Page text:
The Medical Minute: There's no trick to a safe Halloween

Oct 20, 2010 By Susan Rzucidlo

Halloween is supposed to be a spooky night, but parents don’t have to be scared about their kids’ safety if they follow some simple safety tips from Safe Kids Dauphin County, led by Penn State Hershey Children’s Hospital. It’s essential for parents to prepare their children properly to stay safe while trick-or-treating. Roughly four times as many children aged 5-14 are killed while walking on Halloween evening compared with other evenings of the year.

There are simple ways to keep you and your child safe on . The excitement of the day can sometimes lead to more distractions and forgetting about being safe.

Tips for safe trick or treating

Safe Kids recommends that under age 10 do not trick-or-treat without adult supervision. If kids are mature enough to go trick-or-treating without an adult, make sure they go in a group and have a predetermined route with good lighting. Parents also must remind kids to:

-- Cross streets safely. Cross at a corner, using traffic signals and crosswalks. Try to make eye contact with drivers before crossing in front of them. Look left, right and left again when crossing, and keep looking as you cross. Walk; don’t run, across the street.

-- Walk on well lit sidewalks or paths. If there are no sidewalks, walk facing traffic as far to the left as possible. Children should walk in familiar areas with minimal street crossings. Plan a safe route ahead of time.

-- Be a safe pedestrian around cars. Watch for cars that are turning or backing up. Never dart out into the street or cross between parked cars.

-- Make sure they are Safe Treats. Tell children to bring their treats home before eating them. Parents should check treats to ensure that items have not been tampered with and are safely sealed. Be careful with fruit. Inspect the surface closely for punctures or holes and cut it open before allowing a child to eat it.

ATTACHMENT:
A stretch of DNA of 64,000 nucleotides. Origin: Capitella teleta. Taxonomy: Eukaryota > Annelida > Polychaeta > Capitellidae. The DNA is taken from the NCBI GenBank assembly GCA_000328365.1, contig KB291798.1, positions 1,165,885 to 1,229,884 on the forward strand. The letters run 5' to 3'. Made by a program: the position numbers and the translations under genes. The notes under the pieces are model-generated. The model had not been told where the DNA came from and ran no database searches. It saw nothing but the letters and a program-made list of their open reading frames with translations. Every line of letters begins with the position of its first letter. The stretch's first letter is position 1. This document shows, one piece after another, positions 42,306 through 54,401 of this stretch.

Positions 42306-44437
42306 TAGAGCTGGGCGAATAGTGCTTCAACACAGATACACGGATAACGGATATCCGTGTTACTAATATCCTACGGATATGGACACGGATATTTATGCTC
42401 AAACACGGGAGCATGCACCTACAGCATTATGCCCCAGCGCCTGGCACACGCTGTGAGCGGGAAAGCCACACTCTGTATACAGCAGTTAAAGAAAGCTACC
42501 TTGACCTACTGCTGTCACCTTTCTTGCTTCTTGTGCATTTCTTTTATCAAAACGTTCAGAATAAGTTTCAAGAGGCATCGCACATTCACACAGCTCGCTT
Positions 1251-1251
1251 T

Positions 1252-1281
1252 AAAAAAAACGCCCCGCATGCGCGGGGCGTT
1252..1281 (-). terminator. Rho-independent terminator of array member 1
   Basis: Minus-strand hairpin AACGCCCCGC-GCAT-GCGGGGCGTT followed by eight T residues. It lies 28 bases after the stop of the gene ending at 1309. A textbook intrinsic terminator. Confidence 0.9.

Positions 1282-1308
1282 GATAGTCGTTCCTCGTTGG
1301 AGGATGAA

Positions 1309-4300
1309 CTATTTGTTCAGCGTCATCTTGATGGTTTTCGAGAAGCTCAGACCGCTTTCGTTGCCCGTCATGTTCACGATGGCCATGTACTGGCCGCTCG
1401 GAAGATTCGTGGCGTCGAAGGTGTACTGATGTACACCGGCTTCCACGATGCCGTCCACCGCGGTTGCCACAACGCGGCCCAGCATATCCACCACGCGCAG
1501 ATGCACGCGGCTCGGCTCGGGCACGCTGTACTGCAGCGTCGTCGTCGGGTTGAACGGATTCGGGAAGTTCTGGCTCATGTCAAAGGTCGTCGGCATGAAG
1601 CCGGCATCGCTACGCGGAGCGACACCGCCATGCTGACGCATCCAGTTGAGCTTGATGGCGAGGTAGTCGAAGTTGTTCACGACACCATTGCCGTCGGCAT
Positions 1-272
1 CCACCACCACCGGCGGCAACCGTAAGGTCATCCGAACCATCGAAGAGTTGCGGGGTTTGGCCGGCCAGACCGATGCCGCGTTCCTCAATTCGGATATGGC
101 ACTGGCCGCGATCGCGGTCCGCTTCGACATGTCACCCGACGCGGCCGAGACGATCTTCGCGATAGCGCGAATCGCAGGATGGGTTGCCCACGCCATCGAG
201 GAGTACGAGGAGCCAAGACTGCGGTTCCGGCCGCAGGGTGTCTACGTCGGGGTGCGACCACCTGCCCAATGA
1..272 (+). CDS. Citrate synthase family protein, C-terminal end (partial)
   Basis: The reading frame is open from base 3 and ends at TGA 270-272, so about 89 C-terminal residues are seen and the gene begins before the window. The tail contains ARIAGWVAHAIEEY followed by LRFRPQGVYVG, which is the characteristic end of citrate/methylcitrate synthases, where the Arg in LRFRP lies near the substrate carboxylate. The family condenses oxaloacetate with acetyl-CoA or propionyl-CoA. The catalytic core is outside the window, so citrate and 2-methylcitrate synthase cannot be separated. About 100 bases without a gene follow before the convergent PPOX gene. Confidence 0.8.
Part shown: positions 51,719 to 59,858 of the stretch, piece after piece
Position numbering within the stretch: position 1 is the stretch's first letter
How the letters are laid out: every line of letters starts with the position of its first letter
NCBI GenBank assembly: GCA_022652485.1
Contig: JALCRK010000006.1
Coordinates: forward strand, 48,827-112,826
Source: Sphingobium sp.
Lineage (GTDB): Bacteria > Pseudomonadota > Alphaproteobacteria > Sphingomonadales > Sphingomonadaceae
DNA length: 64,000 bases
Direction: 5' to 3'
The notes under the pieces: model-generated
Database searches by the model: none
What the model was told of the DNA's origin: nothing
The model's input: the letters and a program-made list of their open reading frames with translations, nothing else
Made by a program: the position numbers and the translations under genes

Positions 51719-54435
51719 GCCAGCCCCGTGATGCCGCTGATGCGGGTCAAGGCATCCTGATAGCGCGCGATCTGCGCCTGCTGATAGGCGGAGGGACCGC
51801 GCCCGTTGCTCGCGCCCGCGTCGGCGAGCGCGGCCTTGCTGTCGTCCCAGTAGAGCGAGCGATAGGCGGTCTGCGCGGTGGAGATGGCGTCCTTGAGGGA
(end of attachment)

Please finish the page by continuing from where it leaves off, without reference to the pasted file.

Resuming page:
-- Make sure to carry a flashlight, glow stick or reflective tape on the costume so you and your child are more visible. Don’t shine the flashlight at the driver.

-- Remind your child to not go into any homes and to not cut through alleys or fields.

-- Vandalism is against the law. Throwing eggs or doing other things that can damage a home is a crime, and don’t think that you won’t get caught.

Tips for drivers

Drivers need to do their part to keep trick-or-treaters safe from harm. Safe Kids also reminds motorists to be extra careful this Halloween and recommends that drivers:

-- Be especially alert. Remember that popular trick-or-treating hours are during the typical rush-hour period between 5:30-9:30 p.m.

-- Drive more slowly. Slow down and anticipate that children will be distracted and may be in the streets.

-- Lights on. Be sure to drive with your full headlights on so you can spot children from greater distances.

-- Do NOT drink and drive. Halloween week is one of the highest for driving under the influence arrests and alcohol-related crashes.

-- Don’t use a cell phone or other electronic devices that may distract you while driving. This is a good idea all the time, as many crashes are while the driver is texting or on the phone while driving.

-- Don’t pass vehicles that are stopped as they could be dropping off children.

Costumes with safety in mind

-- Costumes should be flame retardant and bright enough to make children more visible.

-- Make costumes short enough to avoid tripping. Decorate costumes and treat bags with retro reflective tape and stickers.

-- Dress children in shoes that fit. Wearing adult shoes can lead to falls.

-- Allow children to carry only flexible knives, swords or other props.

-- Avoid costumes made of flimsy material and outfits with big, baggy sleeves or billowing skirts. These are more likely to come in contact with an exposed flame, such as a candle, than tighter fitting costumes.

-- Apply face paint or cosmetics directly to the face. If a mask is worn, be certain it fits securely. Cut the eyeholes large enough for full vision.

Explore further: Staff-prisoner relationships are key to managing suicide risk in prison, say researchers

More information: For more tips on how to keep kids safe while walking on Halloween and throughout the year, visit

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